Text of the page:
Accepting a lift from a Service Station led the driver through anxious suspense to satisfaction.A jouney from hell to bliss.
Tell our Sisters
Neil set the windscreen wipers to a more frequent thrust as he left the Moto service
station. The fine drizzle was going to damped his next leg of his journey home but it
would not diminish his enthusiasm for the day.
He had been to Milton Keynes to collect 200 copies of his first novel from his
publisher. He could not wait to get back home to introduce his work to the local
press, sell a few copies at a book signing venue and in common with all first time authors,
his thoughts turned to the ‘what if’ scenario. What if it became a best seller? What if film rights were in demand? Or perhaps what if he never had to work again for a living?
These feelings of wellbeing undoubtedly contributed to his decision to slow down at
the slip-way exit and make a sudden decision to stop, be a Good Samaritan and give a lift
to the dejected youth whose thumb up stance was at odds with his downtrodden look.
He lowered his passenger’s window but was not the first to talk.
‘Where are you going?’ the youth asked.
‘That’ll do fine’ he said, opening the front door and throwing a plastic bag on to the
back seat. Neil checked his mirror, accelerated and joined the busy motorway traffic.
‘Andy’s my name’ said the damp passenger.
‘Oh, mine’s Neil. Been on the road long?’
Andy must have heard the question but he did not reply. Neil wondered what state of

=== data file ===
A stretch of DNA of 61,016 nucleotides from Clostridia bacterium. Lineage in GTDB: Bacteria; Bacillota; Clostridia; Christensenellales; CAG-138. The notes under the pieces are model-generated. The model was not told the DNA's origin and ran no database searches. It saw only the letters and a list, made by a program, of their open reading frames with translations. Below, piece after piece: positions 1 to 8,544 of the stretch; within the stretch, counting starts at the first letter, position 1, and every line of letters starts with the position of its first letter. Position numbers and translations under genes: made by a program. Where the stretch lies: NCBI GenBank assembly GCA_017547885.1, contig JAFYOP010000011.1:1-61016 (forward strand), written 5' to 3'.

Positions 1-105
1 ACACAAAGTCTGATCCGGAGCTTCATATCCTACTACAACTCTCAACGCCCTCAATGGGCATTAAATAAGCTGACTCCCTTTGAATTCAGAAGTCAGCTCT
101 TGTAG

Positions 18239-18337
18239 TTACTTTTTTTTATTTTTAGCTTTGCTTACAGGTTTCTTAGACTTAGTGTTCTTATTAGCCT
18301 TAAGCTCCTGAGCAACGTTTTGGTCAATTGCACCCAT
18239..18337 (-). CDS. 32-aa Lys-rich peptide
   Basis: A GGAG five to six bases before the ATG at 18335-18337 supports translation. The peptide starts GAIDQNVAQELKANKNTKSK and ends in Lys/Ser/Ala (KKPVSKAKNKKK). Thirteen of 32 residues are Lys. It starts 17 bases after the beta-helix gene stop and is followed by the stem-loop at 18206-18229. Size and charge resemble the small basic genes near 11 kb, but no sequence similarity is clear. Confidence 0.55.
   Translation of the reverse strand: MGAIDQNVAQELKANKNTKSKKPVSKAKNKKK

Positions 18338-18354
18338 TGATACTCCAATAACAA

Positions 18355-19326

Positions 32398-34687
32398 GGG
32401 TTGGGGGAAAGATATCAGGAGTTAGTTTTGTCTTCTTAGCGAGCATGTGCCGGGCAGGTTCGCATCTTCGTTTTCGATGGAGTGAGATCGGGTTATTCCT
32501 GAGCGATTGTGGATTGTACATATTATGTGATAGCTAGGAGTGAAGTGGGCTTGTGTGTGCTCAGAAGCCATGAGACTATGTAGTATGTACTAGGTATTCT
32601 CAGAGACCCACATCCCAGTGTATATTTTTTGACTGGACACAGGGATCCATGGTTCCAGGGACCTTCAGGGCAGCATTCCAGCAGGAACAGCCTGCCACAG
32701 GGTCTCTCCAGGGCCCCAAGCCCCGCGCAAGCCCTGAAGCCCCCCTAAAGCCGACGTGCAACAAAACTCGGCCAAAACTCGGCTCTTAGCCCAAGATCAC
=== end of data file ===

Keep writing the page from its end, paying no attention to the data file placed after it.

mind was possessing the youth now sitting beside him and he was angry with himself for being forced to reveal where he was going before he could ascertain where the passenger wished to go. This was the very situation that had made him ignore so many hitchhikers in the past.
‘I guess you’re a man of few words then?’ he ventured as he indicated to overtake a Curries lorry in the second lane.
‘So would you if you had my life.’
‘Not in work, then?’
‘No. Not yet.’
‘So what’s the attraction of Wigan?’
‘Don’t know. You tell me what its like?’
‘Hang on a minute. I stop to give you a lift, feeling sorry for you. You ask me where I’m going and I tell you I’m going to Wigan. So you tell me that’s where you are going. So now I ask why Wigan and you tell me you don’t know! That’s crazy. I might as well have said Timbuktu! ’
‘In Mali in West Africa……but hang on a minute,…. Let’s get back to Wigan.’
‘Yeah that’s where we’re going.’
‘Okay, okay. So we’re going to Wigan. I’m going there because I live there. So, why are you going to Wigan?’
‘Are you kidding? You must know. You said you were going to Wigan.’
‘No I didn’t. I said ‘that’ll do fine’, so I did!’
‘Fine for what?’ Andy did not reply.
Neil looked at the passing road sign ‘Services 2 miles and 26 miles’. He wondered if he should make a comfort stop in two miles and offload this awkward customer. No, that would arouse his suspicion. He would head for 26 miles and hope each mile would be less frustrating than the last.
‘So what do you do?’
‘I’m an author. See these boxes in the back seat? They are copies of my book.’
‘An author?’ he showed a spark of interest. ‘Well, you are in luck.’
‘In what way, Andy?’
‘Meeting me.’ Andy turned towards Neil whose eyes momentarily left the road to focus on his smiling face.
‘Know me and you’ve got a best seller. I’ve been in a children’s home, fostered, prison, I could tell you a few things.’
Neil felt the jigsaw was beginning to take shape but these were the corner pieces. He wanted to know why he was in each place. ‘How did you get there, I mean I guess you’ve had a hard life?’
‘You might think so, but I don’t. If your father was a drunkard and your mother didn’t care too much either, a children’s home ain’t that bad. Then they try and give you a real family, a foster family. That was cool but it meant living further away and I didn’t settle. When I was sixteen no body took responsibility and I left. I tried to earn a little but it was soon easier to supply drugs to make a living. That, and some other things, got me prison.’
‘That must have been tough?’